Declaring a state of emergency. Deploying the National Guard. Expediting visas. These are just some of the ways Gov. Kathy Hochul is prepared to address staffing shortages in the wake of Monday's deadline to have all health care workers vaccinated against Covid-19.
At the same time, hospitals, nursing homes, rehab and other facilities are restricting new admissions, suspending elective surgeries and making one last big push to convince workers to take the vaccine.
If necessary, the governor said she will sign an executive order declaring a state of emergency to fortify state and local medical systems. A state of emergency would allow retired and former health care professionals, qualified medical professionals from other states and countries and recent graduates to practice in New York State.
The governor also is considering deploying National Guard members with medical training and working with the federal government to deploy Disaster Medical Assistance teams. Hochul also plans to explore ways to expedite visa requests for medical professionals.
"We are still in a battle against Covid to protect our loved ones, and we need to fight with every tool at our disposal," Hochul said in a press release. "I am monitoring the staffing situation closely, and we have a plan to increase our health care workforce and help alleviate the burdens on our hospitals and other health care facilities."
By first placing unvaccinated workers on leave, Catholic Health and other local health systems are buying more time for those workers to get shots.
Niagara Falls Memorial Medical Center said it has tried to educate its workers about the safety and efficacy of the Covid-19 vaccine, even offering an employee hotline for workers to speak to a pharmacist who can answer their questions directly. The hospital has also held weekly vaccine clinics.
“These efforts have led to achieving a 90% vaccination rate amongst our employees that we are expecting to raise by the implementation date of the New York State vaccination mandate for healthcare workers,” said Alexander Collichio, vice president of human resources at Niagara Falls Memorial Medical Center.
Simultaneously, the hospital has worked to increase staffing.
“We have been aggressively recruiting staff to fill positions to ensure we are adequately staffed to provide quality care to our patients,” Collichio said. “All of our service lines will remain open and we will continue to monitor our staffing levels.”
At Roswell Park Comprehensive Cancer Center, just 3% of workers are unvaccinated and they are spread out among many departments and roles.
Twenty-nine percent of the nursing home workers in Western New York are not fully vaccinated. Statewide, 25% are not fully vaccinated.
Roswell continues to urge everyone to get vaccinated, “particularly given the special needs of our patients,” said Shirley Johnson, Roswell Park’s chief clinical operations officer.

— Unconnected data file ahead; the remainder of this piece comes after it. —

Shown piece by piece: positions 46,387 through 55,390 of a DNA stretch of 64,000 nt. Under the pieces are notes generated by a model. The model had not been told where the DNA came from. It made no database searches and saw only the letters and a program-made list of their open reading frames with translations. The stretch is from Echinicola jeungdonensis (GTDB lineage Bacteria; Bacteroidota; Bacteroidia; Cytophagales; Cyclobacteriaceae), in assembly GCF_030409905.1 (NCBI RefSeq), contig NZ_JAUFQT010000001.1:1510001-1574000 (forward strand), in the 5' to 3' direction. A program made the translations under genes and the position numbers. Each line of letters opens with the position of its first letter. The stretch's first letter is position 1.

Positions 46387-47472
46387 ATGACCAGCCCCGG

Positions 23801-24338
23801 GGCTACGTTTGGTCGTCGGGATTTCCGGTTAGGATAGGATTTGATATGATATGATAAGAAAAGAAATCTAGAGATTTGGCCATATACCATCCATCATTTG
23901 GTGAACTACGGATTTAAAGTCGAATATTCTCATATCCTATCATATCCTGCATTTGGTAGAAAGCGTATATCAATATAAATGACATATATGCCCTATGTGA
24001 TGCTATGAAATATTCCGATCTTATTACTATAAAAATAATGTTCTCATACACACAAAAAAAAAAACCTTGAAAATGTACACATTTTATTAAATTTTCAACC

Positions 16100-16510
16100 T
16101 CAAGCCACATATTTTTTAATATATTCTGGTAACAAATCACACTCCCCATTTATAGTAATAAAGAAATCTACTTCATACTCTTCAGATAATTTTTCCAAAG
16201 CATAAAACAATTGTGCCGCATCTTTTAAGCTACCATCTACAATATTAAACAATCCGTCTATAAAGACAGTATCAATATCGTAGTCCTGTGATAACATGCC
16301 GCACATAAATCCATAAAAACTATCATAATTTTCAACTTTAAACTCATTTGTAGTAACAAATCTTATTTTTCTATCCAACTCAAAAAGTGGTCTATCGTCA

“By getting vaccinated ourselves, we help provide a ‘cocoon effect’ of protection for our patients and everyone around us,” she said.
Roswell Park hopes the remaining workers will receive their vaccinations before the state deadline.
“In the meantime, we are preparing by looking at every option we have, including schedule changes and reassigning staff,” Johnson said. “Our employees are deeply invested in making sure we are here for our patients, and I’m confident our core services will continue without interruption.”
Kaleida Health said it is running through scenarios and reviewing its contingency plans.
“There’s not going to be a change in my position," she said of the vaccine mandate for state health care workers.
“Clearly, we are once again in unchartered territory,” said Michael P. Hughes, senior vice president and chief administrative officer at Kaleida Health.
Combined, 91% of Kaleida Health employees and medical staff have been inoculated against Covid-19. Worker vaccinations are still trickling in, and the company is hopeful that any impact on operations will be minimal.
“We intend to remain open and provide access to our services across the organization where and when possible, acknowledging that we will see some sort of a reduction in our workforce next week,” Hughes said.
Kaleida has received requests for vaccine exemptions based on religious beliefs and said it is keeping an eye on a court case that will determine whether religious exemptions will be allowed.
U.S. District Court Judge David Hurd in Utica has temporarily barred the state from enforcing the mandate on anyone objecting to the vaccine for religious beliefs. The state is now due in court Oct. 12 to explain why its mandate does not discriminate against health workers who want religious exemptions to the requirement. The court postponed its original Tuesday hearing date.
All health care workers at hospitals and nursing homes are to have at least one dose of the Covid-19 vaccine by Monday. Staff at home care, hospice and adult care facilities are to be vaccinated by Oct. 7.
The state Labor Department has said that unvaccinated workers who are fired are not eligible for unemployment insurance unless they have a valid doctor's approval for a medical accommodation. The state’s vaccine mandate order does not include any exemptions and does not offer regular Covid-19 testing as an alternative for those who refuse vaccines.